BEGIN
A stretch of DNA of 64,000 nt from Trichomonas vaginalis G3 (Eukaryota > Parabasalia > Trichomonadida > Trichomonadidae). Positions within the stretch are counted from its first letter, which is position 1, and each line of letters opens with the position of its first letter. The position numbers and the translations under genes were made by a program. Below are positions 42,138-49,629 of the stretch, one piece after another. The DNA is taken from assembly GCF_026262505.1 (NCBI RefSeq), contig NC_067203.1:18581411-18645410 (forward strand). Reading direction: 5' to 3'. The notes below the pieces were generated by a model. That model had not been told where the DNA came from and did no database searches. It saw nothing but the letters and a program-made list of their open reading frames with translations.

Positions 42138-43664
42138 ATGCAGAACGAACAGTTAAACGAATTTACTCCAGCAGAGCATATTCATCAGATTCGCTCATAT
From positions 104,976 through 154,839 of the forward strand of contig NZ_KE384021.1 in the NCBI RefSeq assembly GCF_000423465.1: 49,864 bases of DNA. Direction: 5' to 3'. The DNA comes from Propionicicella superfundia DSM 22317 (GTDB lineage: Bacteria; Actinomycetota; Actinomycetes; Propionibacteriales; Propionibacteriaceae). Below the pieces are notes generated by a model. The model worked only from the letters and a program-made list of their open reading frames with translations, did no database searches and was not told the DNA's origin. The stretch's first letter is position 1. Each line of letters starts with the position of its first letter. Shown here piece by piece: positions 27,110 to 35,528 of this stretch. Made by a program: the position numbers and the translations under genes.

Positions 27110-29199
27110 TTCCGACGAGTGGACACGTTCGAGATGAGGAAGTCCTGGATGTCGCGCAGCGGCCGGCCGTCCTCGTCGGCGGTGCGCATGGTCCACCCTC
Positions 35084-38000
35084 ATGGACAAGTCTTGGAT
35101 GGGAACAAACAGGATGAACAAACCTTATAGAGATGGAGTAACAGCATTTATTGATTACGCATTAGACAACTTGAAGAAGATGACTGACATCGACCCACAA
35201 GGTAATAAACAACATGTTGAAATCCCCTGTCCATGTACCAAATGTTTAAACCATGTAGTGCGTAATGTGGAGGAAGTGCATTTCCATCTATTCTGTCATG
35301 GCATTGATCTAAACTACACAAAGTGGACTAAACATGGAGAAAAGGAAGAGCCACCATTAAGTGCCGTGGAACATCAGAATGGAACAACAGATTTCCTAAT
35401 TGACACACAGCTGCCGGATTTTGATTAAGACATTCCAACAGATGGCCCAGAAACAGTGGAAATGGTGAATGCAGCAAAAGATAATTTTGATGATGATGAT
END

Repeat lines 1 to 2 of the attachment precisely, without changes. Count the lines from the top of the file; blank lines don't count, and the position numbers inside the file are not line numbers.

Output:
A stretch of DNA of 64,000 nt from Trichomonas vaginalis G3 (Eukaryota > Parabasalia > Trichomonadida > Trichomonadidae). Positions within the stretch are counted from its first letter, which is position 1, and each line of letters opens with the position of its first letter. The position numbers and the translations under genes were made by a program. Below are positions 42,138-49,629 of the stretch, one piece after another. The DNA is taken from assembly GCF_026262505.1 (NCBI RefSeq), contig NC_067203.1:18581411-18645410 (forward strand). Reading direction: 5' to 3'. The notes below the pieces were generated by a model. That model had not been told where the DNA came from and did no database searches. It saw nothing but the letters and a program-made list of their open reading frames with translations.

Positions 42138-43664